60 Centuries of Skiing, by Charles M. Dudley. 202 pages, with numerous illustrations. Brattleboro, Vermont: Stephen Daye Press, 1935. Price $3.00.
This volume, which is charmingly and profusely illustrated, is by no means a text book, but as one will imagine from the title, a compendium of the history and a discussion of the present state of the art of ski running. It is indeed a surprise to learn how ancient is this means of conveyance across snow-covered lands, and equally surprising to discover how widespread today are the ramifications of the sport, which would appear to be almost as universal as tennis. Perhaps the most useful part of the book to expert and novice alike is that describing the various districts, both at home and abroad, from the ski running standpoint. In this connection it is perhaps proper to remark that the Visp-Zermatt Railway was electrified some four or five years ago, and is now operated throughout the winter, so that the latter town may be readily attained at any time during the season (p. 171).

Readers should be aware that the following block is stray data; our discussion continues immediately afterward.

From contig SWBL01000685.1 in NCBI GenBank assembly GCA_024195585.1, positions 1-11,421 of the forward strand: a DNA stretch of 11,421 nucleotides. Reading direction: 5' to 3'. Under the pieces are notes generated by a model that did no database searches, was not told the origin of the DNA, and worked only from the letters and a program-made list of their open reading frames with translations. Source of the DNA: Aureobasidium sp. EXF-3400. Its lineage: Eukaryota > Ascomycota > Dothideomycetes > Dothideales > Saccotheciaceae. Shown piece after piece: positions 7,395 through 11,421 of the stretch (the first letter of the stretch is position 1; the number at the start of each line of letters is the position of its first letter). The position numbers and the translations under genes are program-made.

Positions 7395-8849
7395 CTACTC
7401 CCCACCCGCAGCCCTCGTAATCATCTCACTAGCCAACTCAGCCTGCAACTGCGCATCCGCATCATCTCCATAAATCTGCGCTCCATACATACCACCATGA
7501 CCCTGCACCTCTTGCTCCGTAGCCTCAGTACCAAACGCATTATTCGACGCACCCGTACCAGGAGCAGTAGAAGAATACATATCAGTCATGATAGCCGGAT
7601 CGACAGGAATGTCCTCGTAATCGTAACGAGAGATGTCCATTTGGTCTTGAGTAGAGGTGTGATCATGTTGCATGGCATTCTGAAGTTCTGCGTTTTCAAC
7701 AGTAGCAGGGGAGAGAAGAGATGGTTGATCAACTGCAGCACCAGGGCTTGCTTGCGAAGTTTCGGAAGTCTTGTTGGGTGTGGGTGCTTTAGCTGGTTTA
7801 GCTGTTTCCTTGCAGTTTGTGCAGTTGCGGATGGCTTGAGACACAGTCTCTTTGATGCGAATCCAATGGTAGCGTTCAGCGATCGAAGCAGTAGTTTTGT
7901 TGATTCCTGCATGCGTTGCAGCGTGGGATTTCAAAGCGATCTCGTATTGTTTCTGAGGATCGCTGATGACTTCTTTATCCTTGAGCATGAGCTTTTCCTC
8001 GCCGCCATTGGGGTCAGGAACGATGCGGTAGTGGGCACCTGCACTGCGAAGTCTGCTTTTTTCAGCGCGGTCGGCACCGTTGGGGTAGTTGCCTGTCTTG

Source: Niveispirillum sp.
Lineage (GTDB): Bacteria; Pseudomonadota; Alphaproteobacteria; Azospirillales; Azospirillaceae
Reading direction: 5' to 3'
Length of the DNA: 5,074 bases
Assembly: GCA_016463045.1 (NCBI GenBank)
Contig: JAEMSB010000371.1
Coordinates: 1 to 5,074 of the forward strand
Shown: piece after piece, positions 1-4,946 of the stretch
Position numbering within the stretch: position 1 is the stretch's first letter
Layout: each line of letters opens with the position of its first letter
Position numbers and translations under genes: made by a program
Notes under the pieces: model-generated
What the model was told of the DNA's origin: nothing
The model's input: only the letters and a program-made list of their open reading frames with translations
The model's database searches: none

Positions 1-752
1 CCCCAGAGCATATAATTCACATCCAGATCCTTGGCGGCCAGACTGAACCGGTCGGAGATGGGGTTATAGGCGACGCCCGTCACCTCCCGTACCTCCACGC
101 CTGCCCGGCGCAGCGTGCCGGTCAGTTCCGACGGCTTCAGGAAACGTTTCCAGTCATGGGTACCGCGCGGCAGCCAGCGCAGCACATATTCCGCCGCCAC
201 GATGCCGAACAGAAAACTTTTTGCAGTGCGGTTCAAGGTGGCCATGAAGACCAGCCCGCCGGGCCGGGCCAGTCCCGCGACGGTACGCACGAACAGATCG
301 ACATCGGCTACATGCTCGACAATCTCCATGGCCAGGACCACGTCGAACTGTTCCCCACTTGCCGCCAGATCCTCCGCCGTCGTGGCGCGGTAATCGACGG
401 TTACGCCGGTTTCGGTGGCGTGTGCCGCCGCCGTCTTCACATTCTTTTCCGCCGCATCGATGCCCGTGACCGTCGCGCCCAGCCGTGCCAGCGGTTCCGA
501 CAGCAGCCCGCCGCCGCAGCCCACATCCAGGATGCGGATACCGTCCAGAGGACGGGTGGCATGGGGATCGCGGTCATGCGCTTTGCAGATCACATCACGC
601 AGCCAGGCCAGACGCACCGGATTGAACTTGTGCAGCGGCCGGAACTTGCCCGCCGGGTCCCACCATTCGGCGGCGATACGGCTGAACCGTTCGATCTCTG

The enthusiast will find interesting the full description of the various “schools” of skiing, and there is an authoritative discussion of the differing techniques and the influence of the local terrain upon their development and past history. The book closes with a table of racing results and jumping records, and a useful and compendious bibliography.